Design for a Dynamic Environment

Historically, data center IT loads have been relatively stable and predictable, if viewed over a 24-hour or weekly period. This is beginning to change and this article outlines a number of causes for this.

Julius Neudorfer

May 9, 2013

2 Min Read
Design for a Dynamic Environment
One of the Digital Realty Trust data centers in Ashburn, Virginia. (Photo: Rich Miller)

This is the forth article in a series on DCK Executive Guide to Data Center Designs.

Historically, data center IT loads have been relatively stable and predictable if viewed over a 24 hour or weekly period. This is beginning to change for several reasons. The first is virtualization, which originally allowed for individual applications which were running on distributed and underutilized servers, to be consolidated on to more centralized hardware resources such as bladeservers, resulting in higher CPU and overall server utilization, contained in less space. More advanced virtualization software offers energy management features which can monitor computing demands. Excess resource capacity such as un-utilized servers can be put into low power sleep modes or even be powered off automatically when not needed, but which would power up and then be put back on-line as computing demands rise.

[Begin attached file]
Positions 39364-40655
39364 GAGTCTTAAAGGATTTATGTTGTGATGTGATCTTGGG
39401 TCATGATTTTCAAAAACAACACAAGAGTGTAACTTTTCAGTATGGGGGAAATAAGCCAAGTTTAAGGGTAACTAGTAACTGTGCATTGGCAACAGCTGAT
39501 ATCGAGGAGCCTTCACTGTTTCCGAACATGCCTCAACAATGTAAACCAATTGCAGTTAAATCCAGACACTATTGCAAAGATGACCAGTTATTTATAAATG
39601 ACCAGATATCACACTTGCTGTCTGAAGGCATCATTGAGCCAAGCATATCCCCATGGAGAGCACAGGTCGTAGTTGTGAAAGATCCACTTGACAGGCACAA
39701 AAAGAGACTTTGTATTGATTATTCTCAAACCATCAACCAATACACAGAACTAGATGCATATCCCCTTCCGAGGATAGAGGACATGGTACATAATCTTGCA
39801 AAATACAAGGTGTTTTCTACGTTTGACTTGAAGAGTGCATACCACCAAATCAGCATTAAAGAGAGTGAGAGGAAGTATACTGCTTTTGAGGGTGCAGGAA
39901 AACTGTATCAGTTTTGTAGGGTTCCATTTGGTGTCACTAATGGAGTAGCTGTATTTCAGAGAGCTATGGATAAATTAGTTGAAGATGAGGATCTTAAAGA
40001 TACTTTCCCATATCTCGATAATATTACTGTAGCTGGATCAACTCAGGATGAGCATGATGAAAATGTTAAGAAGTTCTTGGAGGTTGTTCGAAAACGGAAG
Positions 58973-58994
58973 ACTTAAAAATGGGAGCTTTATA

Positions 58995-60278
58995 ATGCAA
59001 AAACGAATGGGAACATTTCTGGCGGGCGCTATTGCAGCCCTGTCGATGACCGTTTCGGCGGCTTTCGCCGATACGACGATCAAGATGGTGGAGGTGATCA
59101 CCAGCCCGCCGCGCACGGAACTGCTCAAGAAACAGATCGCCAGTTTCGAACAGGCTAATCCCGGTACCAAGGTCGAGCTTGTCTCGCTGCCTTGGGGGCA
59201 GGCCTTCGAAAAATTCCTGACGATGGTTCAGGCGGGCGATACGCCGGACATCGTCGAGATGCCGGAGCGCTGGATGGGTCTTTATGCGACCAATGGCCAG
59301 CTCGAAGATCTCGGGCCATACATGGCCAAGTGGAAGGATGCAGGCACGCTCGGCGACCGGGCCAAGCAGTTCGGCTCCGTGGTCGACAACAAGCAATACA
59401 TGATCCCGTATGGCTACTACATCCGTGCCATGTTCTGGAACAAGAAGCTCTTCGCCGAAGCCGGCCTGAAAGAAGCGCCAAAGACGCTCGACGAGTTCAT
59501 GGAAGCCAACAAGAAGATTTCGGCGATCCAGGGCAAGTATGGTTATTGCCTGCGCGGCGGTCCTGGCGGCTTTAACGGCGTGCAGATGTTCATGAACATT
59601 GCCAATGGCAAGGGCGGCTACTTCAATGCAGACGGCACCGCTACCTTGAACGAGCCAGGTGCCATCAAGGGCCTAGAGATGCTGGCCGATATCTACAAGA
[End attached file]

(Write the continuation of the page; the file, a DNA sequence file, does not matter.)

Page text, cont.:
The second reason is that the IT hardware itself became dynamic while becoming more energy efficient. Instead of wasting substantial amount of power when idle, they now reduce power significantly when idle, yet draw more power (and generated more heat) when called upon to do work. The US EPA Energy Star program for data center equipment requires this for Energy Star certification of IT equipment such as servers, since 2009 and now is in the process of finalizing the standards for Storage and Network equipment. (see part 3 Energy Efficiency)

The result is twofold; the overall total IT power and cooling load has begun to vary more over time as the amount of computing load increased and decreased over a 24 hour cycle. Moreover, the heat IT loads have begun to shift from rack -to-rack and row-to-row, in response to demand driven computing activity, creating traveling hot-spots across the data center.

While the overall goal is to improve the energy efficiency of the IT systems, this has challenged a lot of older more traditional cooling system which were not designed to handle these new more dynamic conditions. When considering a new data center design, the IT team needs to work with the facility design team to provide more information on the type of hardware they plan on using, as well as any of the energy management features of the virtualization software, which can impact the design of the cooling system.

The complete Data Center Knowledge Executive Guide on Data Center Design is available in PDF complements of Digital Realty. Click here to download.

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